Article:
The Guardian (UK): Unilever brings in advisers to consider dropping dual listing: “London is considered the most likely winner of the primary market listing, as it was with Shell. The Anglo-Dutch oil company is now registered in Britain but has its headquarters in The Hague.”: Monday September 19, 2005
Unilever has appointed the investment banks UBS and Rothschild to look at the corporate structure of the Anglo-Dutch consumer goods business to see whether it should drop its dual stock market listing, as Shell did this year.
The owner of Dove soap, Magnum ice cream and Surf detergent has just been through a board shake-up and last week announced a review of its frozen foods business after faltering sales growth.
UBS and Rothschild have been told to consider every available option, including a single stock market listing and a single headquarters rather than the present system based in both countries.
London is considered the most likely winner of the primary market listing, as it was with Shell. The Anglo-Dutch oil company is now registered in Britain but has its headquarters in The Hague. This year Unilever scrapped its twin board structure and moved to a more regular corporate model by appointing Anthony Burgsman as non-executive chairman while making Patrick Cescau chief executive. In February it announced annual profits had slumped by 36% to €2.9bn (£2bn).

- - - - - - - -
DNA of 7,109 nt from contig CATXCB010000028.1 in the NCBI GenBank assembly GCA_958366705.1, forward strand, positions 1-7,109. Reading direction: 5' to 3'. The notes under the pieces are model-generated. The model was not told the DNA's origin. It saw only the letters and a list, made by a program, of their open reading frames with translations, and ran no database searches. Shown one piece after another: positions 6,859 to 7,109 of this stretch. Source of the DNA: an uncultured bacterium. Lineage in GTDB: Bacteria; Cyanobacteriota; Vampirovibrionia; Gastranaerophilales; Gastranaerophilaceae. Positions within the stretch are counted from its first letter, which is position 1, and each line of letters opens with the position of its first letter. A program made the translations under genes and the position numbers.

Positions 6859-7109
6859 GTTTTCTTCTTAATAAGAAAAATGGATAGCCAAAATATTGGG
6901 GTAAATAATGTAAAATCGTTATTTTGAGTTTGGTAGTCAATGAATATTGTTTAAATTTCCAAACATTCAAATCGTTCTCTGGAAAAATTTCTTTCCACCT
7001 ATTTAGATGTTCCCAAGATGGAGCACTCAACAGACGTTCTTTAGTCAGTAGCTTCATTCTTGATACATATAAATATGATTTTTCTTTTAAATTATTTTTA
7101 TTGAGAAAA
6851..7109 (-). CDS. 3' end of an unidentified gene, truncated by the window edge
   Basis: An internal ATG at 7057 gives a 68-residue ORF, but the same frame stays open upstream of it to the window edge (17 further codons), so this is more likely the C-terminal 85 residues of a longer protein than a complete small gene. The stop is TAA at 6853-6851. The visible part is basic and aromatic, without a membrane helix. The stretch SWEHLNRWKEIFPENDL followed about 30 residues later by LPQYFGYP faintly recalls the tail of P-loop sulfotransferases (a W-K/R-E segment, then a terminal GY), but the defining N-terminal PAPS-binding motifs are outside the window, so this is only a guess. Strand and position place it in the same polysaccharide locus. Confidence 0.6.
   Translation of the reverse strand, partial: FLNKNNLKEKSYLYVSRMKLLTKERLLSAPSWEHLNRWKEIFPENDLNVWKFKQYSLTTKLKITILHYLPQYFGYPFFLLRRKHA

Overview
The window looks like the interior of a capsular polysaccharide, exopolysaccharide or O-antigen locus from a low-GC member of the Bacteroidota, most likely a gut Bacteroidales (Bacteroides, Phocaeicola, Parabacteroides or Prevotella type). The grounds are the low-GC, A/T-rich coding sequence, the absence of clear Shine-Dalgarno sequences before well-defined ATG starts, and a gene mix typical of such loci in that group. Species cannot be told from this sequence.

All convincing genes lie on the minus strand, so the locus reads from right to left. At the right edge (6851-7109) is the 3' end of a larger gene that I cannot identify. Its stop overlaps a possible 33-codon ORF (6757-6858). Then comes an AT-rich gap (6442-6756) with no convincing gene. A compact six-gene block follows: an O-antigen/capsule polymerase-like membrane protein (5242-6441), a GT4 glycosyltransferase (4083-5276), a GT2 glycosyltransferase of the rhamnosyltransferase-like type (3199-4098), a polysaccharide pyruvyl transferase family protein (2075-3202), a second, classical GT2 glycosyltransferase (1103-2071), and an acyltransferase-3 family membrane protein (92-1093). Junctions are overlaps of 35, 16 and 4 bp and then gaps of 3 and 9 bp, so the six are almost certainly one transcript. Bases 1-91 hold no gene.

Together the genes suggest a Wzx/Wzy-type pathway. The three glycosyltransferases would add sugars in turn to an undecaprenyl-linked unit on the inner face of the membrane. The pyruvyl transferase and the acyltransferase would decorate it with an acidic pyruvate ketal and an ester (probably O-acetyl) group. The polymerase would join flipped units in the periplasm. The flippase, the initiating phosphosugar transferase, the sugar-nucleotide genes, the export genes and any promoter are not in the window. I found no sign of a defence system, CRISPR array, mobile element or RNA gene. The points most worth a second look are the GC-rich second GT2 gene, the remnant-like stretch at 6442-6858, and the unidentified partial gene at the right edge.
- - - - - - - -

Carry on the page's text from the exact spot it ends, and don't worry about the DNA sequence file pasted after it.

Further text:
Yesterday the company declined to confirm the appointment of UBS and Rothschild but well placed industry sources said those firms were working on proposals that would eventually be put to the consumer group's board.
"We announced a review last May at the annual general meeting and said we would make a report on this to the agm next year. We also said at the time we would use external help but I am not going to comment further," said a Unilever spokesman.
The legal structure of the company was among issues that would be looked at in the review, he said, but it would be "premature" to conclude that a single stock market listing would be the desired route.
Asked whether Shell was a natural model to follow given its moves to a single board, headquarters and listing, the Unilever official said: "Theirs is a very different company to ours. We will be doing whatever is right for us."
Rothschild worked for Shell on its restructuring, in tandem with Citigroup. It also has links with the Dutch-based investment bank ABN Amro, giving the London-based financier some insight into the thoughts of Dutch institutional investors.
Unilever said on Friday it would start a strategic review of its west European frozen food business, raising expectations of a sell-off that could fetch up to €2bn. As well as Birds Eye in Britain, businesses under the spotlight include Findus in Italy and Iglo across Germany, the Netherlands and other northern European countries. The review follows a number of attempts by Unilever to revive sales growth.
Unilever runs the largest branded frozen food business in Europe, but the division is essentially made up of three separate brands and could be broken up three ways. Britain, Italy and Germany account for about 75% of its sales.
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